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ALABAMA FOOD POLICY COUNCIL

COMING TO THE TABLE:


Assessing Our Food System and Making First Steps
Discussion Guide

Table of Contents
About
What is the purpose of this guide? What is the Alabama Food Policy Council? What is the goal of this listening session? 2 2 2 2 3 4 5 5 6 7 7 8 9 10 10 11 12 13 14

Sample Agenda Table Manners Food Policy Councils and the Food System
What is a Food Policy Council? What is the Food System?

Assessing the Local Food System


Our Local Food System Local Food System Worksheet Questions about the Local Food System

Opportunities for Our Food System


What can we do? Opportunities Work Sheet Questions about our Opportunities

Next Steps Acknowledgements

About
What is the purpose of this guide?
This document is a discussion guide to be used for the Alabama Food Policy Council listening sessions, to be held in late 2012.

What is the Alabama Food Policy Council?


The Alabama Food Policy Council is a group formed in conjunction with various stakeholder groups, including the Alabama AARP, Alabama Sustainable Agriculture Network, Alabama Cooperative Extension System, Auburn University, Bay Area Food Bank, Greater Birmingham Food Policy Council, the Hampstead Institute, Food Bank of North Alabama, and the North Alabama Food Policy Council, . Well discuss more about what a food policy council is and what they do on page 5.

What is the goal of this listening session?


The goal of this listening session is to identify priorities for the Alabama Food Policy Councils work, as well as to identify areas of local and statewide capacity to execute that work. Citizen input is vital to improving the food system through food policy councils, and we look forward to your active participation at this stage, and your continued participation as the Alabama Food Policy Council begins working to improve Alabamas food system. Were measuring your participation today in two ways-- the Auburns surveys and your input in the listening sessions. The surveys are voluntary, and while you are encouraged to participate, it is not required.
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Sample Agenda
This is a sample agenda for the statewide listening sessions. Your facilitator may have an event-specific agenda which he or she may use to guide the session, which will be provided to you.

AGENDA
Welcome and Introductions Table Manners Setting the ground rules for our conversation. Food Policy Councils and the Food System (15-20 Minutes) (5-10 Minutes) (5-10 Minutes)

A brief primer on food policy councils and the parts of the food system. Assessing the Local Food System (30-40 Minutes)

Identifying parts of local food system, as well as opportunities for growth. Here, facilitators are encouraged to assemble a panel of those who may have particular insight into the local food system (i.e. a farmer, a grocery store manager, a food bank coordinator, etc.) to assist in leading the conversation. Opportunities for Our Food System (20-25 Minutes)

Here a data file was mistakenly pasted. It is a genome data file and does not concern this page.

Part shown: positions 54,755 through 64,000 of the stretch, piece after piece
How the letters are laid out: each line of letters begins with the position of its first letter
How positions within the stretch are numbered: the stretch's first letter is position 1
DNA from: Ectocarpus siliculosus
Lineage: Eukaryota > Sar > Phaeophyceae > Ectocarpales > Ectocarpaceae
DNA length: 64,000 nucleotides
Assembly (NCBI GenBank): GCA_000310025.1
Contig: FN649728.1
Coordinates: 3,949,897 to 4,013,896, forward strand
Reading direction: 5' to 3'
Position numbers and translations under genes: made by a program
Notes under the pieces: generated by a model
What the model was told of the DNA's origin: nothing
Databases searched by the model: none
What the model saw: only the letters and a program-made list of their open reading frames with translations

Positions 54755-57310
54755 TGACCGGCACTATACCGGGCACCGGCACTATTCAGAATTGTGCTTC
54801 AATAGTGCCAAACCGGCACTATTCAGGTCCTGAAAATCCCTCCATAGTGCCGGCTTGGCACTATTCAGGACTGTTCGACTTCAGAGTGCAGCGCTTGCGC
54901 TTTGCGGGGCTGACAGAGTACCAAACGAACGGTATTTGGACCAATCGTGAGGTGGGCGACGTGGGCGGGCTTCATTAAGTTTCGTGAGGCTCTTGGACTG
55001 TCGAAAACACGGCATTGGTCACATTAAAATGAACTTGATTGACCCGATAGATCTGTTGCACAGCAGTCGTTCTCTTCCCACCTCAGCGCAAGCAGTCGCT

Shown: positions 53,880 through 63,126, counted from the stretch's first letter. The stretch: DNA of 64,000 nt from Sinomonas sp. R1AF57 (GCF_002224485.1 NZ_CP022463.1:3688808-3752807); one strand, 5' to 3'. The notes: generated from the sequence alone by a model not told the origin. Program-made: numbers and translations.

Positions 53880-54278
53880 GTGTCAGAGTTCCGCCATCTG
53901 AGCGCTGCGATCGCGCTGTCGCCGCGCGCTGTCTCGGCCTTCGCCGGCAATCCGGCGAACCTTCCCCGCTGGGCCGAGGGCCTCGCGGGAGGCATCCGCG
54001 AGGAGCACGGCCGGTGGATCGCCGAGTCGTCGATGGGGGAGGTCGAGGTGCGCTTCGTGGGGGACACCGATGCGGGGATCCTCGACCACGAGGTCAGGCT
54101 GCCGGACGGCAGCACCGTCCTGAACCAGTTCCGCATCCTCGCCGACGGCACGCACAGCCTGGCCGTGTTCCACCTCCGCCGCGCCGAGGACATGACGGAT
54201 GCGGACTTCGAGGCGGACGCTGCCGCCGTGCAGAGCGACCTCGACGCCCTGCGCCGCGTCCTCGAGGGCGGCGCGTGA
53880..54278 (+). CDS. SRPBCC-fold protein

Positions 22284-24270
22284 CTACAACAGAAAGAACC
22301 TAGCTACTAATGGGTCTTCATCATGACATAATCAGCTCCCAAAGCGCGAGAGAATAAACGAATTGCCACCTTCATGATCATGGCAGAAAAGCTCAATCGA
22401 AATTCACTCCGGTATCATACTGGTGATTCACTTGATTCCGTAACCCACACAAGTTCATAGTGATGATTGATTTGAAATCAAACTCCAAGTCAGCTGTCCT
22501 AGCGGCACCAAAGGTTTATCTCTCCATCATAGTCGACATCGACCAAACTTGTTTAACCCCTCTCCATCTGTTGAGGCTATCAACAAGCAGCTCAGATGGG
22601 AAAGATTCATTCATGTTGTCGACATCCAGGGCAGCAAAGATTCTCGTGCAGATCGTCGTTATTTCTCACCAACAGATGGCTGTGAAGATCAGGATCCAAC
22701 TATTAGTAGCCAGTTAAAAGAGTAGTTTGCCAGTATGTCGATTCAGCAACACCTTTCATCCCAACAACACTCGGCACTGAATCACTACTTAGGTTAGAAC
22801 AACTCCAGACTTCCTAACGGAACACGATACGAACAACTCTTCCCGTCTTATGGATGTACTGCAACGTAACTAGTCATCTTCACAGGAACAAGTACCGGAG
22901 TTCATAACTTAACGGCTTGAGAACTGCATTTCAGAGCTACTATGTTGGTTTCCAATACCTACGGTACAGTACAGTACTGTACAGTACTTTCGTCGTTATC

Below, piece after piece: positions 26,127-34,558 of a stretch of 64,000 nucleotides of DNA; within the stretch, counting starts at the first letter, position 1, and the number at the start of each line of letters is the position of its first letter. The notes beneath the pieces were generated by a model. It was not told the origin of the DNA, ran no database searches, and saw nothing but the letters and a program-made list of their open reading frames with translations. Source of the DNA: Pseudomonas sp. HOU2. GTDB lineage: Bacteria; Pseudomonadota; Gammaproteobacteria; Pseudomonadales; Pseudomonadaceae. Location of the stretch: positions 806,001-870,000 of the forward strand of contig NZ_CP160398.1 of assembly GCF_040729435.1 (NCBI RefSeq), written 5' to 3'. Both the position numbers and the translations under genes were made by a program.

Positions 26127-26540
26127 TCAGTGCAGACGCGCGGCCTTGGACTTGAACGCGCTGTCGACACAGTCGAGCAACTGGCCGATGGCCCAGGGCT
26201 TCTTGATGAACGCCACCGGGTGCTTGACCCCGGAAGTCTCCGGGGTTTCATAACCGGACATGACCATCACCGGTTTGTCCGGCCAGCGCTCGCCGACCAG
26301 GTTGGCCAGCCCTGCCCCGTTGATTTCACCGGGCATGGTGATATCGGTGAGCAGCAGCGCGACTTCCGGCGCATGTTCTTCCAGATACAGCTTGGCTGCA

Identifying and deliberating on possibilities within our food system. Next Steps (10-15 Minutes)

Identifying local and statewide capacity, as well as how to get involved in the Alabama Food Policy Council.
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Table Manners
When you were younger, more than likely your parents had rules for what kind of behavior was appropriate at the table. We have similar rules for this conversation, called our Table Manners: Give everyone a chance to speak. Be respectful of others. Speak from your own experience. Be aware of your assumptions and talk about them. Address one another, not the facilitator. Build on, clarify, or, if necessary, provide factual correction to previous discussion points.

Facilitators and participants should feel free to add more Table Manners as they feel necessary.

Food Policy Councils and the Food System


What is a Food Policy Council?
A food policy council is a diverse group of citizens from across the food system that seek to educate citizens about the food system, collaborate to identify and address issues in the food system, and advocate for policy changes that would improve the food system. Food policy councils can focus on different areas of the food system and they can exist at multiple levels, but all are interested in improving their local food system in a way that is beneficial to their stakeholders. For example, while the North Alabama Food Policy Council may focus on knowing and supporting local farmers, the Greater Birmingham Food Policy Council may focus on recruiting grocers to serve the areas many food deserts. Typically, food policy councils focus on issues such as hunger, food service and standards within public schools, economic development and job creation, community gardens, or agricultural education, just to name a few. While statewide food policy councils focus on similar issues, they work to address them at a state level. Typically, this involves providing a voice to those advocating for food system changes to state governments, facilitating collaboration by local food policy councils, and informing state and US Congressional delegations about issues relevant to the food system in their home districts, so as to inform Federal policy on issues that impact local food systems.

What is the Food System?


The Food System is what it takes to make sure that food is available. It consists of five main elements: Production, Processing, Distribution, Consumption, and Waste.

The food system is more than just a supply chain. It is a complex, adaptive system that is comprised of various parts, even within the five weve named. Ideally, the food system integrates elements to enhance environmental, economic, social, and nutritional health for all.